Liberty Under Law
Use Law Day activities year-round to empower the nation’s youth to serve
Posted May 1, 2007 6:13 AM CDT
By Karen J. Mathis
This year’s law day marks the 50th anniversary of ABA President Charles Rhyne’s proposal to celebrate the American legal system on a special day. In the following year, 1958, President Eisenhower established Law Day, and Congress soon officially dedicated May 1 as the day we celebrate our country’s allegiance to the rule of law and to constitutional democracy.
Today, Law Day remains an impetus and opportunity for educating the public on law-related issues encountered in daily life, as well as on rule of law principles. “Liberty Under Law: Empowering Youth, Assuring Democracy,” this year’s theme, provides a powerful platform to reach out and serve America’s communities, particularly our youth. Like the ABA’s Youth at Risk Initiative, this Law Day theme reminds us to embrace and engage young people in our democracy.
Since its launch last August, the Youth at Risk Initiative has helped the ABA and lawyers expand their outreach to teens who are at risk of entering the juvenile and criminal justice systems. Our Law Day message and materials support and broaden that outreach. We hope they inform and inspire all youths to serve in their communities. By empowering the next generation to actively participate in the civic life of our nation, we help assure the future of our democracy. The legal profession is uniquely positioned to help youths understand their rights and responsibilities in a free society, including service. Our message also helps educate the public about the realities young people face every day issues such as delinquency, violence, truancy and foster care.
Reaching All Ages
Scores of local, state, minority and specialty bar associations have already held or will conduct Law Day activities this year. They have used creative ways to reach youths of all ages. The Saginaw County Bar Association in Michigan drew upon this year’s theme to discuss students’ rights when they are bullied or teased at school. The multilevel outreach featured a coloring contest for prekindergarten through third-grade children, poster contests for older students and mock trials for high school students.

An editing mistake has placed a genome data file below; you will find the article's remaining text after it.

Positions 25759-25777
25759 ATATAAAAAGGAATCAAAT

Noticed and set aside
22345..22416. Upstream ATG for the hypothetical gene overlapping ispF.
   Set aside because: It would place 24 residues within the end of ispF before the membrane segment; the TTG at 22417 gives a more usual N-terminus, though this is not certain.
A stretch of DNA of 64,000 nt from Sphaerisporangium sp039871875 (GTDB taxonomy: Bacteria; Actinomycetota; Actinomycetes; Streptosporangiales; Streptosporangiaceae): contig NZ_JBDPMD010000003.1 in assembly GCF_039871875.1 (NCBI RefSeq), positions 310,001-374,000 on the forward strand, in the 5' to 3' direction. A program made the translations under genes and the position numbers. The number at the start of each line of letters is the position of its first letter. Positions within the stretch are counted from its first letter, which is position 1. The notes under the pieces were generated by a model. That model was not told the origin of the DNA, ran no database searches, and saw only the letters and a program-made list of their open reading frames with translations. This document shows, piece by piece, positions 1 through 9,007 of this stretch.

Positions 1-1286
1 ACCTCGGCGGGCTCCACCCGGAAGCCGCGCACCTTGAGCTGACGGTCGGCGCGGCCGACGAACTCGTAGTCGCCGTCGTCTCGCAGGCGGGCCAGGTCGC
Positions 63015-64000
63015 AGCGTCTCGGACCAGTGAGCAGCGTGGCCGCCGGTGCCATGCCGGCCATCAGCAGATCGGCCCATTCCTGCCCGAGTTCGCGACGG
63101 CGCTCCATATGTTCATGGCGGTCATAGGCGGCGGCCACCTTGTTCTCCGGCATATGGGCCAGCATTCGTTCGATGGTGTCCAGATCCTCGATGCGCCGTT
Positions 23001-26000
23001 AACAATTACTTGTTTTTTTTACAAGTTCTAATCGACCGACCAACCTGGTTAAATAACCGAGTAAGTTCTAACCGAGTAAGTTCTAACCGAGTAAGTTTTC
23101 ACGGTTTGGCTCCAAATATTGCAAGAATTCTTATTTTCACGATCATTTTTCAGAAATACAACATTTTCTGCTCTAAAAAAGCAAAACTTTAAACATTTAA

In California, the Marin County Bar Association used the Law Day message to address the increasing number of alcohol-related deaths among local teenagers. The bar association in collaboration with the courts, district attorney’s office, local community groups and schools held a symposium for students and their parents on a new teen drinking law. Law Day activities in Texas included the annual Teen Civic Leadership Academy, hosted by the Houston Young Lawyers Association.
The Web site for Law Day (abanet.org/publiced/lawday/2007) features more examples of programming from across the country. The Web site also provides resources to facilitate development and implementation of Law Day programs. Materials include sample press releases, public service announcements, lesson plans and talking points. The online resource catalog has products and gifts with the Law Day theme for youths and adults. In many jurisdictions, Law Day activities have expanded beyond one day and occur weeks before and after May 1 each year. Much of the Law Day information and materials can be used throughout the year. With our help, American youths can be empowered to fully explore the opportunities available to them in our democracy. Use the Law Day message to serve our youth all year long.
Long live our democracy, and long live a free and educated America under a just rule of law! Enjoy Law Day, and embrace our message: “Liberty Under Law: Empowering Youth, Assuring Democracy.”
The ninth in a series of columns that discuss how the ABA and individual lawyers serve our nation and the law.